On the Move: Defensemen

The defensemen who have been moving have had far from the same level of impact as the forwards. That said, there are a few gems worth looking at for fantasy purposes.

Christian Ehrhoff, D, Pittsburgh Penguins: A slick defender with solid offensive skills both on and off the power play joining one of the biggest regular season powerhouse offenses in the NHL? Sign fantasy owners up! Ehrhoff is in solid position as the No. 2 offensive defenseman behind Kris Letang for this group, and will have plenty of opportunity to pile up points in his new surroundings. Ehrhoff's career-best numbers from the 2010-11 season (50 points) are probably at risk with him in a Penguins jersey.

Matt Niskanen and Brooks Orpik, D, Washington Capitals: Niskanen blew past his career-high numbers last season with 46 points, and parlayed the strong showing into a lucrative deal with the Capitals. He joins fellow former Penguin Brooks Orpik, who cashed in thanks to his defensive prowess. The blue liners will work for defensive strategist coach Barry Trotz in a new era of play for the Capitals. Both players will have tremendous impact on the team's ability to implement that defensive awareness, as they both have plenty of ability in their own end of the ice. Add to that Niskanen's offensive upside and these signings have a serious impact for the Capitals. Fantasy owners will want to take a chance on Niskanen as a new piece of the Capitals' power play, but Orpik's impact will be felt more in the improved plus/minus and winning percentage of his teammates; don't plan on his having a major impact on the other categories.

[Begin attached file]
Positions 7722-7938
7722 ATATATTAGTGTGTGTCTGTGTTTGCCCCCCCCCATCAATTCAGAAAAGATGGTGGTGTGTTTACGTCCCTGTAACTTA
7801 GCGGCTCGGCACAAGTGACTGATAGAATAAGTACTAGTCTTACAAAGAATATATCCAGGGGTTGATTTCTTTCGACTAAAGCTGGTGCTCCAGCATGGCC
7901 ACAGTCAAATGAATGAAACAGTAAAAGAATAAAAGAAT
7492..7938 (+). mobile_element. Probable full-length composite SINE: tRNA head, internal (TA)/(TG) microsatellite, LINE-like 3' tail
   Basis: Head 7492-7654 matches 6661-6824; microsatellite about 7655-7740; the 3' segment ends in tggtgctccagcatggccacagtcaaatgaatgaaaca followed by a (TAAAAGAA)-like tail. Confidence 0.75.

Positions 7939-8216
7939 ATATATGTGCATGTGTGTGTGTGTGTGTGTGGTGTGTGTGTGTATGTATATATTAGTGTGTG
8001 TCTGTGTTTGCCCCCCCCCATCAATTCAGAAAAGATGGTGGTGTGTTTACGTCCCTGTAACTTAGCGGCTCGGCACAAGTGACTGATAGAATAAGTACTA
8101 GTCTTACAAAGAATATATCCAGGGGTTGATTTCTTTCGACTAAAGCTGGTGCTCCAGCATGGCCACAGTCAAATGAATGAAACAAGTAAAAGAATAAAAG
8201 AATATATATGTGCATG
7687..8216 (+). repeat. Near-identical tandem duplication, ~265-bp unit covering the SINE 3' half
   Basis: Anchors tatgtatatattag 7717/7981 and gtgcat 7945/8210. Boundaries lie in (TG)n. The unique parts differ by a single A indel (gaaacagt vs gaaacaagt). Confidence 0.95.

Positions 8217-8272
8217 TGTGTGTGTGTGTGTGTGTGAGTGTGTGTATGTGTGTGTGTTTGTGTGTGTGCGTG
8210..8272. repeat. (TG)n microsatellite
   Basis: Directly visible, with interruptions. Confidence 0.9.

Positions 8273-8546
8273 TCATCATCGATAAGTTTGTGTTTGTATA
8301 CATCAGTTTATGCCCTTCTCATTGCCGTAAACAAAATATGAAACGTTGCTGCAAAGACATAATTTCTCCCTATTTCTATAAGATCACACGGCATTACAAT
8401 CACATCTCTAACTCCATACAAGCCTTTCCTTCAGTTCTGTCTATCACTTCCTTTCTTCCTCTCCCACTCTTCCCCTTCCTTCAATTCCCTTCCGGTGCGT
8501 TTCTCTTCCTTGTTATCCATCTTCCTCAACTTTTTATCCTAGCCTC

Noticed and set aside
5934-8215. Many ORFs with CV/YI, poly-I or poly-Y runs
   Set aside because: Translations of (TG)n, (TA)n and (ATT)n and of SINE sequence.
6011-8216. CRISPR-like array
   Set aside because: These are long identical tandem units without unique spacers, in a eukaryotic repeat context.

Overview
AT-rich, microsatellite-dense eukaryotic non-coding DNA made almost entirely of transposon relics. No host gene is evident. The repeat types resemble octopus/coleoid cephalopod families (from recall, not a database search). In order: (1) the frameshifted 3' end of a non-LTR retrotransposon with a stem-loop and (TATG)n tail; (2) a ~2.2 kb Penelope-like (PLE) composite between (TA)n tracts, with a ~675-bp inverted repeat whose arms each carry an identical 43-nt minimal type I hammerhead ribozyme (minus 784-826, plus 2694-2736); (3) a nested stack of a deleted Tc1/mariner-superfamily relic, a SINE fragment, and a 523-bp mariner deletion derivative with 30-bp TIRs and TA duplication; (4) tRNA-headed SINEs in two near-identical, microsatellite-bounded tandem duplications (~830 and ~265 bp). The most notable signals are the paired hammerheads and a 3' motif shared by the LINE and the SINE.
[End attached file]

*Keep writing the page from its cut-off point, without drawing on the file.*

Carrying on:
Dan Boyle, D, New York Rangers: Even in what has to be considered a bad season for Boyle, he came pretty close to matching what was considered a terrific season for Rangers power-play quarterback Ryan McDonagh. Does that mean McDonagh drops down a peg with the 38-year-old Boyle moving to New York? Probably not, as the more likely scenario would involve the two players working together. McDonagh learns a few puck-moving tricks from the talented veteran, while Boyle's production is bolstered by a developing go-getter at his side; it's a nice picture to paint for fantasy owners. But it's notable that Boyle's stats have been dropping on a team that remained just as potent on offense. He'll be a risk, for sure.